Controlling disease outbreaks
by Anonymous Author
A ‘game-changing’ piece of technology for quickly identifying harmful strains of bacteria in food has just become available in New Zealand, thanks to a partnership between a Lincoln University taxonomy expert and two senior food safety researchers from the United States.
The scanner, called a BEAM device, was developed at Purdue University in Indiana with an initial focus on the United States market.
It has been offered free of charge to Lincoln University Associate Professor Stephen On and is the only device of its kind outside the US.
Dr On recently received an $80,000 Catalyst grant from the Royal Society Te Aparangi to use the scanner for New Zealand-focussed research that will complement studies already being undertaken in the United States. The resulting data will be pooled for maximum global impact. The scanner is designed to better identify disease outbreaks by providing a ‘specific fingerprint’ of bacteria cultured on a standard agar media plate. This allows scientists to pinpoint strains of interest more quickly, with a particular focus on pathogens.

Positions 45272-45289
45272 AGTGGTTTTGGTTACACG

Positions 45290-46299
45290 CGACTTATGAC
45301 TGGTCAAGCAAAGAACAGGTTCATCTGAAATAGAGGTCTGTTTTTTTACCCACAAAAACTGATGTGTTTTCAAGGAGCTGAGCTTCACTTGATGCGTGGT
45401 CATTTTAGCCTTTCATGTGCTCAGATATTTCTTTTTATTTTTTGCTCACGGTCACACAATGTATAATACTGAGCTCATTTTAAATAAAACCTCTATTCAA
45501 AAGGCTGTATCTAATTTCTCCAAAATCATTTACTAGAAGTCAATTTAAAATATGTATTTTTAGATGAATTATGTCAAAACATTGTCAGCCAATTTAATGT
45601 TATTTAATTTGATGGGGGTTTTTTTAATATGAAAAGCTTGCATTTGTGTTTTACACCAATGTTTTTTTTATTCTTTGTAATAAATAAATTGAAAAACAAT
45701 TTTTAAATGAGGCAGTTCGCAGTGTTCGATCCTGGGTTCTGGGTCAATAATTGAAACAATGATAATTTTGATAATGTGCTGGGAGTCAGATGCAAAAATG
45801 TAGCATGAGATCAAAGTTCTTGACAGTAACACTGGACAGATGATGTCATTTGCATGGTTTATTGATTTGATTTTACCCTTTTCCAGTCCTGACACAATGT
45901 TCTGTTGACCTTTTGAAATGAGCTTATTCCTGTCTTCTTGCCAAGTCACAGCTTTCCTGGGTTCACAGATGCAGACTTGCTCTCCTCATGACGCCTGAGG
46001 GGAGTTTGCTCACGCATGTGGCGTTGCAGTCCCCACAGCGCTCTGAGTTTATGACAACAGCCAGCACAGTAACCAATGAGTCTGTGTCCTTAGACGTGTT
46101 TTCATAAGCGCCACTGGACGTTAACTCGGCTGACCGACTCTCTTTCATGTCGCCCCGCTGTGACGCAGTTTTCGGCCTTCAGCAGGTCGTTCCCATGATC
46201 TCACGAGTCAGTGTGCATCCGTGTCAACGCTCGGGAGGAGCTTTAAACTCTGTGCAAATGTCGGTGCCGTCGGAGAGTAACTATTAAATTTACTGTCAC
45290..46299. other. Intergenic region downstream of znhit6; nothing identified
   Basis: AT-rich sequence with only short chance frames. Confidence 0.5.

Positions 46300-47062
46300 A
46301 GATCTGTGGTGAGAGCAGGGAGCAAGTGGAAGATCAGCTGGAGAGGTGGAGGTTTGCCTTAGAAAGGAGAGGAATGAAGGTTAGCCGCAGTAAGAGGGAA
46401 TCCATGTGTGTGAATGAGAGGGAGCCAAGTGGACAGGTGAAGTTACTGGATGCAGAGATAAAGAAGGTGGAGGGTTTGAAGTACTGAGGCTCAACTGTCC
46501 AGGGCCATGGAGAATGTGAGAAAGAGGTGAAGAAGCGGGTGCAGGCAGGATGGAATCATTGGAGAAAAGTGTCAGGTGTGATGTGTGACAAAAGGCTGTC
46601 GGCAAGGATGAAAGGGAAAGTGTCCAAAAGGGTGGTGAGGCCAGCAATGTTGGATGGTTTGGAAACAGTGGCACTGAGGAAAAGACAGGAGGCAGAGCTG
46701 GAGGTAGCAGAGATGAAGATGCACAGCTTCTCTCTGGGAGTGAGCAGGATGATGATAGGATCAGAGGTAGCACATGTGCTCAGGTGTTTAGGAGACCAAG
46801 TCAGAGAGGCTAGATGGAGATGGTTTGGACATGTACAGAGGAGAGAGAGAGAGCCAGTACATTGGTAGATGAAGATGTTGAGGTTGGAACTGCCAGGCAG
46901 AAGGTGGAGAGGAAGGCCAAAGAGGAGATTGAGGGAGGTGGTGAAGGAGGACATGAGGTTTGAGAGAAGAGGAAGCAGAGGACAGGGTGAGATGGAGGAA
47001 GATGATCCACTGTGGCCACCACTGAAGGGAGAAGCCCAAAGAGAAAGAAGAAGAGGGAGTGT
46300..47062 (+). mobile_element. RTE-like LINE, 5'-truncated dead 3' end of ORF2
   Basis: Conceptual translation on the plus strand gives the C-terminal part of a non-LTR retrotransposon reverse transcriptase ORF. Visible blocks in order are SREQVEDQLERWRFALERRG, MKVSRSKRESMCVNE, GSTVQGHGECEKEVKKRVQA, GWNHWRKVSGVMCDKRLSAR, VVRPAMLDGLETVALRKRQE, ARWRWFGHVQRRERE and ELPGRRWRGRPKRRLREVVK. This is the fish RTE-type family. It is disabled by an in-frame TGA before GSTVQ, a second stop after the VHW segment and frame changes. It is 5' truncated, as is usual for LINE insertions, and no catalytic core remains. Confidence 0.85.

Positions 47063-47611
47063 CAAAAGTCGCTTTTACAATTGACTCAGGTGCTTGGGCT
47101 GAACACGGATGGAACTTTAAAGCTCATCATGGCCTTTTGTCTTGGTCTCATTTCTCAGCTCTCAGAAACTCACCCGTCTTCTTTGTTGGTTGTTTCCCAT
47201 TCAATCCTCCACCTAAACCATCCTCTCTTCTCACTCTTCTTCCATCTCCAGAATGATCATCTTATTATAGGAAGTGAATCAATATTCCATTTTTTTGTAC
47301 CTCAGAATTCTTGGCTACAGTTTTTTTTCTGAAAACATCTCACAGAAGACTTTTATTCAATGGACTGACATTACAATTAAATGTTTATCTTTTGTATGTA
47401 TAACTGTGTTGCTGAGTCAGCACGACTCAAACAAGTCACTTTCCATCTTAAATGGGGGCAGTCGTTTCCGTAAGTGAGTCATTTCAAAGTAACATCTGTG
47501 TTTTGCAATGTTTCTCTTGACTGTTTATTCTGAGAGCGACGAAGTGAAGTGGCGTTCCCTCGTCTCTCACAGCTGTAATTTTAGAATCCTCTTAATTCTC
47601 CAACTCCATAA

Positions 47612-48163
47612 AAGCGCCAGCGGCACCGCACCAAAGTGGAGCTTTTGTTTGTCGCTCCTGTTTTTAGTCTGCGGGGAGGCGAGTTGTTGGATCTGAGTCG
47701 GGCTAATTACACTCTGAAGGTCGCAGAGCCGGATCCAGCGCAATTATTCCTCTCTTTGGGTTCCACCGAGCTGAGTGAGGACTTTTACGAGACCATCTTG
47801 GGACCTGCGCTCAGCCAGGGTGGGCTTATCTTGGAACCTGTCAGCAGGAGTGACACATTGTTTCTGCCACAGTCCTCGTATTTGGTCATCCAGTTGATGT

“If there’s an outbreak of E coli or Salmonella, for example, you may have dozens of samples to examine,” Dr On said.
“The technology provides the major advantage of identifying the pathogen of concern by rapidly screening it from microorganisms naturally present in food or clinical samples. No comparable technology is available elsewhere — it’s a game-changer.”